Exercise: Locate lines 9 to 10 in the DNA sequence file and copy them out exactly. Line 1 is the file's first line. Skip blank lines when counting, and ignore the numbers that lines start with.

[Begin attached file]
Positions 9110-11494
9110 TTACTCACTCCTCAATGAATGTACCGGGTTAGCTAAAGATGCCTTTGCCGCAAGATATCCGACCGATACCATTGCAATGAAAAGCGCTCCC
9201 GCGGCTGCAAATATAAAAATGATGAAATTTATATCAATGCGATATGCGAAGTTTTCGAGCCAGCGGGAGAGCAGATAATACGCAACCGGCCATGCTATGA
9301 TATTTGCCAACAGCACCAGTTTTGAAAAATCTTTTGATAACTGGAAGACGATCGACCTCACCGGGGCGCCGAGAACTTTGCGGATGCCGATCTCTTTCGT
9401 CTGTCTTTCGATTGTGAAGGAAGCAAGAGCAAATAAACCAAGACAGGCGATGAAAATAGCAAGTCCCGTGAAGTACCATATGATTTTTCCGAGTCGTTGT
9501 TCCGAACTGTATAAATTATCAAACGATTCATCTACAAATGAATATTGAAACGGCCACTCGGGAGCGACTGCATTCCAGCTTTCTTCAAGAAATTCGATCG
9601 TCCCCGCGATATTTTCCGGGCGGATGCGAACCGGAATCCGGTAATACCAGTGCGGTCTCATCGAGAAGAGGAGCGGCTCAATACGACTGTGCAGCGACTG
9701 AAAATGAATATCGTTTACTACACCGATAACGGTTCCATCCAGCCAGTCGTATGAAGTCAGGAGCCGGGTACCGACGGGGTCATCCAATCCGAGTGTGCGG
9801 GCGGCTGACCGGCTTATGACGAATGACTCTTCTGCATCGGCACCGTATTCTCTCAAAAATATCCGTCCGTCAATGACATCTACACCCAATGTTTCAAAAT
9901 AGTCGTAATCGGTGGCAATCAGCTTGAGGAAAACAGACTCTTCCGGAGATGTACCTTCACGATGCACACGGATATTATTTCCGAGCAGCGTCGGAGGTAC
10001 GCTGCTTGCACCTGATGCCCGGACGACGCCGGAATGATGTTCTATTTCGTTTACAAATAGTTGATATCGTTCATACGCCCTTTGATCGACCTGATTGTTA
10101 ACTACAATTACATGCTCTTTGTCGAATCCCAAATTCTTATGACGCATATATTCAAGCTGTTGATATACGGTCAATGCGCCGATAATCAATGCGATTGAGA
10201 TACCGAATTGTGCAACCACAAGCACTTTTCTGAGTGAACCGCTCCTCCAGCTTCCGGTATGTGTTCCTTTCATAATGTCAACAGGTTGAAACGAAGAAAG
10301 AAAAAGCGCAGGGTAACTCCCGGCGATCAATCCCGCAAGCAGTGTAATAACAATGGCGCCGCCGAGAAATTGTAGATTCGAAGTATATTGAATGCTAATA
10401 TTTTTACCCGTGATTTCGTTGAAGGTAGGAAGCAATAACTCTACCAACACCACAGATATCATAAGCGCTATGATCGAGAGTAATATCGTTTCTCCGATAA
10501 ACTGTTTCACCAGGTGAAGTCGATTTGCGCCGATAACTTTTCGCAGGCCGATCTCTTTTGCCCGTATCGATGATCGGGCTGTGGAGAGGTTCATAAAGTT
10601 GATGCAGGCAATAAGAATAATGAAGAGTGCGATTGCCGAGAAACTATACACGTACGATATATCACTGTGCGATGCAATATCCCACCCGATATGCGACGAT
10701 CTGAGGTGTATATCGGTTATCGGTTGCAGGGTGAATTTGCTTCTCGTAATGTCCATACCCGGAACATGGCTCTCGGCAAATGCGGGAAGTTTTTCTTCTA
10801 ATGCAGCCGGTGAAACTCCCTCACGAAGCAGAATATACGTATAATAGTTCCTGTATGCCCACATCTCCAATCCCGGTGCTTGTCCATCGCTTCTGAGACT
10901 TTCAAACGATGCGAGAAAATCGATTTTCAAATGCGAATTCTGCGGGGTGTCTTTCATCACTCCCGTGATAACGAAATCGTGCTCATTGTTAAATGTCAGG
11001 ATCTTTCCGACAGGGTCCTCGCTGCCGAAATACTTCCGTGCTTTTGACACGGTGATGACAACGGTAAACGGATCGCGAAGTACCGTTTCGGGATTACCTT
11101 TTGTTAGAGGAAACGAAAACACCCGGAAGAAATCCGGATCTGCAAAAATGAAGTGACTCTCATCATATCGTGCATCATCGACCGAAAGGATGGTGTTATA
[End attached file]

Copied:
9801 GCGGCTGACCGGCTTATGACGAATGACTCTTCTGCATCGGCACCGTATTCTCTCAAAAATATCCGTCCGTCAATGACATCTACACCCAATGTTTCAAAAT
9901 AGTCGTAATCGGTGGCAATCAGCTTGAGGAAAACAGACTCTTCCGGAGATGTACCTTCACGATGCACACGGATATTATTTCCGAGCAGCGTCGGAGGTAC